I’ve been roleplaying as a Troll in World of Warcraft for years, and in that time, things have changed a fair bit, both in terms of characterization and the politics surrounding Troll tribes. This guide is made up of a combination of personal experience and information from sites like WoWpedia. Not everybody likes the way I play my Trolls, so you’re more than welcome to ignore everything I say here if you choose — this is simply a resource and a way for me to help folks that may be clueless, but want to try playing a Troll anyway. It’s a very basic jumping-off point.
If you have suggestions on sections to include, information to add, that sort of thing, please comment and let me know.
To navigate this guide and get to the section you want, hit CTRL + F (Command + F on a Mac) and type the name of the section you want to get to — or read the whole thing!
Troll Bouquet Guide to Troll Roleplay
1. Troll Types and Tribes
2. Troll Character Classes
3. Trolls and the Other Races
4. Trolls in the Horde
5. Trolls and their Loa
Troll Types and Tribes
In World of Warcraft, there are a variety of Troll types that inhabit every conceivable location of Azeroth. There are jungle trolls, forest trolls, sand trolls, dark trolls, and ice trolls; of these, two jungle troll tribes and one forest troll tribes are part of or allied to the Horde — Darkspear and Shatterspear for jungle trolls, Revantusk for forest trolls.
Jungle troll tribes are the Darkspear, Bloodscalp, Skullsplitter, Gurubashi, and Shatterspear. Forest troll tribes are Amani, Revantusk, Vilebranch, Mossflayer, Witherbark, and Smolderthorn. Ice troll tribes are the Drakkari, Frostmane, and Winterax. The Sandfury are the only sand troll tribe, while the ShadowTooth are the only mentioned dark troll tribe.
The Hakkari and Atal’ai are priest sects of worshippers of Hakkar, not separate tribes of Jungle troll.
Troll Character Classes
As of World of Warcraft: Cataclysm, trolls can play any class except for Paladin. Blizzard is worried that the awesomeness of Troll paladins would cause the game to implode, so they have not been implemented (yet)*.
As warriors, they are protectors and berserkers; vicious, plate-clad defenders of their tribes and/or the Horde, or even their families or whatever other cause they may champion. As warlocks, they are feared hexxers, demonologists, destructive casters that sow fear and confusion in their foes. As mages, they are masters of frost, fire, and the arcane — tricksters with their illusions and dangerous with their grasp of devastating magics. Their shamans bargain with the elements and demonstrate their connections to the spirits of Azeroth with impressive displays of combat prowess: from lightning-throwing Elementalists to chain-clad melee warriors whose fists crackle with electricity, to the smirking, totem-tossing healer whose spells mend wounds with a splash of cool water. Their priests, too, are masters of the hex and of healing; their rituals are unknown to orcs, tauren, the forsaken, and the elves, and even if they knew, they’d never be allowed to witness, for these are rituals that are ancient and sacred to the trolls. The druids, fairly new among the trolls of the Horde, but not in practice, lash out with tooth and claw, or with the burning light of the sun and moon; they are friends of the natural world, though their presence in the Cenarion Circle is somewhat contested. Then, you have troll rogues: sneaky, stabbity, doing the work that nobody else really wants to do. Trolls have some of the most cunning rogues of the Horde. Lastly, but certainly not least in my eyes, the Death Knights of troll-kind are looked upon with revulsion by troll and non-troll alike — a combination of hatred of the unnatural nature of the undead, and the lingering fear that even those in the arms of Samedi are not safe from the terror of being wrenched from the grave.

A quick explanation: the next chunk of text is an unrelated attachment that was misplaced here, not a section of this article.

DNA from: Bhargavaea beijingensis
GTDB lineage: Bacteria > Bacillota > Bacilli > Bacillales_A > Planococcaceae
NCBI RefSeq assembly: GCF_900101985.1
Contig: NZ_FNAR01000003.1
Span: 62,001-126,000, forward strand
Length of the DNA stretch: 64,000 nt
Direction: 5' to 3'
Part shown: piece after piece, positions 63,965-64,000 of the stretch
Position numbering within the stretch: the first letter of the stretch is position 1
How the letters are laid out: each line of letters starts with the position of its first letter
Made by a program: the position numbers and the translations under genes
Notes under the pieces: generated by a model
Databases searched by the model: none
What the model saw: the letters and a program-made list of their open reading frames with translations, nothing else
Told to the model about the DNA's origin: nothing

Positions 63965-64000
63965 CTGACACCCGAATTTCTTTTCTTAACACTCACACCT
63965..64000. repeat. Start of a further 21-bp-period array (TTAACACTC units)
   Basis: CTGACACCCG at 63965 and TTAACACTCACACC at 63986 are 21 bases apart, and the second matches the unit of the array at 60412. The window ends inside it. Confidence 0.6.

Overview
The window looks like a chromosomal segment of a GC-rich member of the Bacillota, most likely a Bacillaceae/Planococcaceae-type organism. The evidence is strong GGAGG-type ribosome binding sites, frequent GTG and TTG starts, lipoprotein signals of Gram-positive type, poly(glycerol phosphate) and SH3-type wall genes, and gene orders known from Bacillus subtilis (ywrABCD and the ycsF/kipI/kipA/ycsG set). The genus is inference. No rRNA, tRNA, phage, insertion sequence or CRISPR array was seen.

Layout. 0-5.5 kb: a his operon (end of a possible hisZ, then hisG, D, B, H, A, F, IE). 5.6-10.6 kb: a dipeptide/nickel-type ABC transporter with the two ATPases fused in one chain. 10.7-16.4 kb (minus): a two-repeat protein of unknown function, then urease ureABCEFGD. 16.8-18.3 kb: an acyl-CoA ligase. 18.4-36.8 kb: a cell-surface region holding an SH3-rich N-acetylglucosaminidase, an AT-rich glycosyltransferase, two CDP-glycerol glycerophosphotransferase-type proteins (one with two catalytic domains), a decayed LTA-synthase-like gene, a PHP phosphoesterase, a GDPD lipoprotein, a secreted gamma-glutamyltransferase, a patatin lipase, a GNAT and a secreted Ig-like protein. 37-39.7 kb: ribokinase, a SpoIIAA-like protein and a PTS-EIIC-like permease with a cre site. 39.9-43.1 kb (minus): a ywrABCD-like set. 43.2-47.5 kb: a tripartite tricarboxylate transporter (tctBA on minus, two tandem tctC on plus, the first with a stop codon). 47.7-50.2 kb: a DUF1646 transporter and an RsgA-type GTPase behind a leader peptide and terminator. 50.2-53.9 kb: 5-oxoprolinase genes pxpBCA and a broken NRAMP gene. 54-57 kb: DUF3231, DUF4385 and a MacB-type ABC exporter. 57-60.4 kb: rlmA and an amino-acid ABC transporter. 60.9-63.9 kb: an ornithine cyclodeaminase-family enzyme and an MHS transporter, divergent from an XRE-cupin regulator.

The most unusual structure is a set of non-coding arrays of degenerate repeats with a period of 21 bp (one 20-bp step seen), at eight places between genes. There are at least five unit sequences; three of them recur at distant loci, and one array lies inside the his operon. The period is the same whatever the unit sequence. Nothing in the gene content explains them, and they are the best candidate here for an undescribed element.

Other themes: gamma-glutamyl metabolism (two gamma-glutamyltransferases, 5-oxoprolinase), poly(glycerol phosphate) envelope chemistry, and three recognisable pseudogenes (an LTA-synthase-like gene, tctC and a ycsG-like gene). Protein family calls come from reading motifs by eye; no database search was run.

In short: Trolls have a lot to choose from with regard to their character classes, and a lot of options for concepts based upon those classes.
Trolls and the Other Races
Troll relationships with the other races of Azeroth are fairly complex. The Trolls’ ability to hate is pretty much legendary, and any wrongs are remembered for generations.
The Darkspear have no love for the other Jungle Troll tribes and can be considered hostile to all other Tribes that are not Horde-loyal, so it can be expected that any non-Darkspear that try to join the Horde will not be treated well by their Darkspear cousins. Any enemy of their allies is an enemy to themselves, so the vast majority of Trolls will not be fond of any members of the Alliance, and some may still hold the intense hatred from their ancestors’ dealings with the Kaldorei (the Night Elves’ defeat of the Trolls’ Twin Empires caused the splintering of said Empires into the various tribes known today). Hatred of the other Alliance races can depend upon the individual Troll and his or her run-ins with the enemy.